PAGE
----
16.  Earlier delivery of written answers to Hansard would improve the production process and reduce the need for night staff.


  17.  One of the four core tasks in the Commission's strategic plan is "providing information and access to the public". The Board has been working on this for some time; and much of the work has been done by a group of officials reporting to it, the Group on Information for the Public (GIP). GIP has already worked on the pilot of webcasting, and is also currently doing initial work on a Visitor Centre feasibility study. The Finance and Services Committee is planning to look at some of the resource implications of visitor facilities shortly. GIP has been involved in the preparations for opening of the new Visitor Café, due next month.

  18.  The Board notes that there will be knock-on implications for visitor access if the parliamentary timetable, and the House's hours of sitting, are changed. If the House sits from 11.30 am on a Wednesday this will reduce the opportunities for accompanied parties to walk the Line of Route on sitting weekdays. A "split recess" might also affect the summer Line of Route opening (if a suitable six-week block of time in July and August could not be found).


  19.  The Leader's memorandum proposes extensions to the education programme. It would certainly be possible to expand the work of the Education Service, given the necessary resources and agreement from the House of Lords (which currently pays 30 per cent of the costs of the Education Unit). The form of any new services would need careful consideration. In particular, visits to Westminster can only ever reach a minority of pupils—with a bias towards those in the south east. The Unit would be happy to consider what other forms of outreach could also be used.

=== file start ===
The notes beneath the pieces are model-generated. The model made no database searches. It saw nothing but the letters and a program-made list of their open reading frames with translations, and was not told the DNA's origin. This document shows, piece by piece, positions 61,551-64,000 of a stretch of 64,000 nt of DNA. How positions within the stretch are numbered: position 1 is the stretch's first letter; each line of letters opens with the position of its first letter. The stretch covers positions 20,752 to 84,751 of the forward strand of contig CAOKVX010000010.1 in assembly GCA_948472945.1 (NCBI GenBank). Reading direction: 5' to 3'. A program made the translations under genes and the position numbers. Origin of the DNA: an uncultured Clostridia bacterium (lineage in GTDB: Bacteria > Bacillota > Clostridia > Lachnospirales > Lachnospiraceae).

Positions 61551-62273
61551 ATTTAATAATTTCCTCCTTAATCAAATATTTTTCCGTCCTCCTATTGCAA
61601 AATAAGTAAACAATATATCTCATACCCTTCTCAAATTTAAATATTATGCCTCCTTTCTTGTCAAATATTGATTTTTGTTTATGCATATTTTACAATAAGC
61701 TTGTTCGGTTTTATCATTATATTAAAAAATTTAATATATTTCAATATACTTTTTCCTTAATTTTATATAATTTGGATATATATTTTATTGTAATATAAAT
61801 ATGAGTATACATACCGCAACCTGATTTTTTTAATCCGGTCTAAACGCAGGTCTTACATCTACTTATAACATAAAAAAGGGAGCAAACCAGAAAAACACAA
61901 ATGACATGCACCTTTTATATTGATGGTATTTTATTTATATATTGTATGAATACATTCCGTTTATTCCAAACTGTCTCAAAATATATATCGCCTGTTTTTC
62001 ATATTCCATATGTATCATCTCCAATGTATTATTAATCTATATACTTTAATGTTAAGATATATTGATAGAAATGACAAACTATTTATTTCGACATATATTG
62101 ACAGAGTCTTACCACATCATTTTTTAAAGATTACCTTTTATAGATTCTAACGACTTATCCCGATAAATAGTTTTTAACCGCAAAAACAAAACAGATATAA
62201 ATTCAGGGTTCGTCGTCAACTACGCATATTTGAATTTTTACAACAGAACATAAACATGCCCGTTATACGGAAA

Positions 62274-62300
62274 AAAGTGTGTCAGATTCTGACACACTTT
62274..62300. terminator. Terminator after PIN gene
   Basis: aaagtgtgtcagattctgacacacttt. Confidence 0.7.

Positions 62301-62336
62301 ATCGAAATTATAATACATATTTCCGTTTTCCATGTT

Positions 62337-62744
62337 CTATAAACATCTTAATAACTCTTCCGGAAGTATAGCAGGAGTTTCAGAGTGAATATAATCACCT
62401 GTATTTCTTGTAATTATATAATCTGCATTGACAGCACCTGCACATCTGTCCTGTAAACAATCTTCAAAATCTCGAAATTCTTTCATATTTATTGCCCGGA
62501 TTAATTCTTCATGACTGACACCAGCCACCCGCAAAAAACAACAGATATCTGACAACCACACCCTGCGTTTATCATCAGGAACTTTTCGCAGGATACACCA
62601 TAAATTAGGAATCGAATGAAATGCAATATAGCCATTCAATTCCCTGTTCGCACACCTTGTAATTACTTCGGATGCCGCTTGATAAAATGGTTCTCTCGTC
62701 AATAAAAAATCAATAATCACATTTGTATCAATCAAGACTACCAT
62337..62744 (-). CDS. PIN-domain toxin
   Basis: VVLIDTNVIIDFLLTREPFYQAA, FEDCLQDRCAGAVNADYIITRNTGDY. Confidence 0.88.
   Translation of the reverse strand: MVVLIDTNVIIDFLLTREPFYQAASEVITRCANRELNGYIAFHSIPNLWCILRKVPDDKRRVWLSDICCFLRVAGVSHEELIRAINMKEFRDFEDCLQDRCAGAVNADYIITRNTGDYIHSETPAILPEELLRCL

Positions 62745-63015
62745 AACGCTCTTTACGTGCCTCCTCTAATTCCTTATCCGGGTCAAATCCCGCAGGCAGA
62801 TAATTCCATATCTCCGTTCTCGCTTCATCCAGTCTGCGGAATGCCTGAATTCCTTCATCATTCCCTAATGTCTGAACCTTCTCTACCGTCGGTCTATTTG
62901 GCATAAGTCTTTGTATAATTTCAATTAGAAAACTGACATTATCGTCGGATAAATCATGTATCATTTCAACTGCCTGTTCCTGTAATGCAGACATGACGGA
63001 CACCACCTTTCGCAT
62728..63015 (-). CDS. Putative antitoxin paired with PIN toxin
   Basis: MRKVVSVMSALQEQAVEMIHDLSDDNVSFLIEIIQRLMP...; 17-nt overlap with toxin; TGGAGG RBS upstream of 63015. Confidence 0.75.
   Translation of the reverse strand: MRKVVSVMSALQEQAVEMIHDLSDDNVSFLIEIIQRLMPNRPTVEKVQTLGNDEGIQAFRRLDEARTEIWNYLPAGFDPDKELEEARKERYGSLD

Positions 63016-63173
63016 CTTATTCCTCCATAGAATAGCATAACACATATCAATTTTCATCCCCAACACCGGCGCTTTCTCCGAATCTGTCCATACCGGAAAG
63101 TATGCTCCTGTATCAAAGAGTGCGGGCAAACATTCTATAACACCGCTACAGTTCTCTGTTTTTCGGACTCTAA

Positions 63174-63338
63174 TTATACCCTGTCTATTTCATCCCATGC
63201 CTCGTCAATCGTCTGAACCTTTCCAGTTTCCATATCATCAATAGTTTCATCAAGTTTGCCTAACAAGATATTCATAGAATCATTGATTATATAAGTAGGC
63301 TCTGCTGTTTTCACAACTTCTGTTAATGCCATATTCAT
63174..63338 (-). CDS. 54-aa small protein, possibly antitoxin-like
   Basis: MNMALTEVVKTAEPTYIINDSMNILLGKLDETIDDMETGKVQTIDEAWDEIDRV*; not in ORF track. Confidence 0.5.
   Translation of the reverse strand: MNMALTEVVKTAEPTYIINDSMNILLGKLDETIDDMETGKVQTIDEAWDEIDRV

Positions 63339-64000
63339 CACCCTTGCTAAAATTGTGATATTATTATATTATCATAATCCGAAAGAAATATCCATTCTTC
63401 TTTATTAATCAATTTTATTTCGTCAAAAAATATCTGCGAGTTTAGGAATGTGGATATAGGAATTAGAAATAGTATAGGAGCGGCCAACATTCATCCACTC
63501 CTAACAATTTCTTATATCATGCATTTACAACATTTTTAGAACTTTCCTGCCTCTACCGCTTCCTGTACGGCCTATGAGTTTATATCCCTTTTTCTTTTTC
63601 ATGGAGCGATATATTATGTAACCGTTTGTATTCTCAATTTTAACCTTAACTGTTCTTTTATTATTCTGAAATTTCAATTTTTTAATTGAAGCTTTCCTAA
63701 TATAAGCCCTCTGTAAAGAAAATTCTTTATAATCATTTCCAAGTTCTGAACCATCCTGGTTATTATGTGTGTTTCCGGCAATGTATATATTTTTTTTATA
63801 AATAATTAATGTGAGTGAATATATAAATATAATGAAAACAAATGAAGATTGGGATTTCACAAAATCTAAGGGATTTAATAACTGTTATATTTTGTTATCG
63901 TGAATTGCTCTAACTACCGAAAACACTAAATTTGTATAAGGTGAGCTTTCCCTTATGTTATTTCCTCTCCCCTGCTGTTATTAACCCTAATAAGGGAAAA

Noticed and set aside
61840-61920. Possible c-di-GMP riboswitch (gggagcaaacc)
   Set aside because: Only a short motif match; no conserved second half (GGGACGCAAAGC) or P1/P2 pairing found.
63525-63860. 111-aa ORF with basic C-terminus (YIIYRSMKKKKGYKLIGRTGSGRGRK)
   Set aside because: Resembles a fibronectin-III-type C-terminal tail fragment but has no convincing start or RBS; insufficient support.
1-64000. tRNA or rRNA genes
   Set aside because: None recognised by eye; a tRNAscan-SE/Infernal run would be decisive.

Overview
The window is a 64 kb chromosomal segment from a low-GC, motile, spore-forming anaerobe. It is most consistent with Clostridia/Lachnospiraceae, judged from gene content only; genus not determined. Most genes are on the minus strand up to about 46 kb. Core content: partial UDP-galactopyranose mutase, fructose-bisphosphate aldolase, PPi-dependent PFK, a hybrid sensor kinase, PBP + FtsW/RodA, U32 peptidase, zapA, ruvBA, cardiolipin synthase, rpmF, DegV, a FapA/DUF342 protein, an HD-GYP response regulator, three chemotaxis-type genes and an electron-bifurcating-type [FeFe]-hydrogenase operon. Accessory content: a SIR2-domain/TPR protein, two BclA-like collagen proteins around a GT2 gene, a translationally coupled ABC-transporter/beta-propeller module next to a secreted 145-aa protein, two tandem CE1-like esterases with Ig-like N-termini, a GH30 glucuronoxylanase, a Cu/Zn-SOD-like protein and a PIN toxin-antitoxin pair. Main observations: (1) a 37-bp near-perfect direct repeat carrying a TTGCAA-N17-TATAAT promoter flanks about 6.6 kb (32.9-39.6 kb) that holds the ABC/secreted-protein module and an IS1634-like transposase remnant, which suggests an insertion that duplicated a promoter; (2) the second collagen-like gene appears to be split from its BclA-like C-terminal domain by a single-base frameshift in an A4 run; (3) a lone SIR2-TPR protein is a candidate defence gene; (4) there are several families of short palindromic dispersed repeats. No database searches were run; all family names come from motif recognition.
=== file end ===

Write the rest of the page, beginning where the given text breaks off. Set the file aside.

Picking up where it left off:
20.  The Parliamentary Communications Directorate stands ready to do the long-term planning and testing that this project would require, should it be approved by the House. The software will need to be robust and the hardware secure. The division lobbies are due to be cabled for PDVN access in summer 2003. Any project will have to be considered alongside other major IT and IS initiatives, particularly the Parliamentary Information Management Services project (PIMS), and future developments for card access, authentication and recognition arrangements.


  21.  The Board is happy to meet the challenges put to it by the House. Proposals that would require significant changes to staffing levels and patterns will have to be teased out in some detail with staff and the Trade Union Side. There may be some transitional costs. The Board hopes to ensure that the House retains its reputation as a good employer, safeguards the high motivation and commitment of staff, and acts in a way commensurate with the fact that all six Departments (and the Speaker's Office) hold Investors in People status.

  22.  The Commission has recently agreed a strategic plan for the period 2001-06 based on the current sitting pattern. The cost implications of any changes are difficult to quantify, but it is likely that both the plan and the House's three-year financial projections would have to be revisited if significant changes of the nature proposed in the paper were made.

  23.  This paper will also be sent to the House of Commons Commission.

William McKay

Chairman of the Board of Management

25 March 2002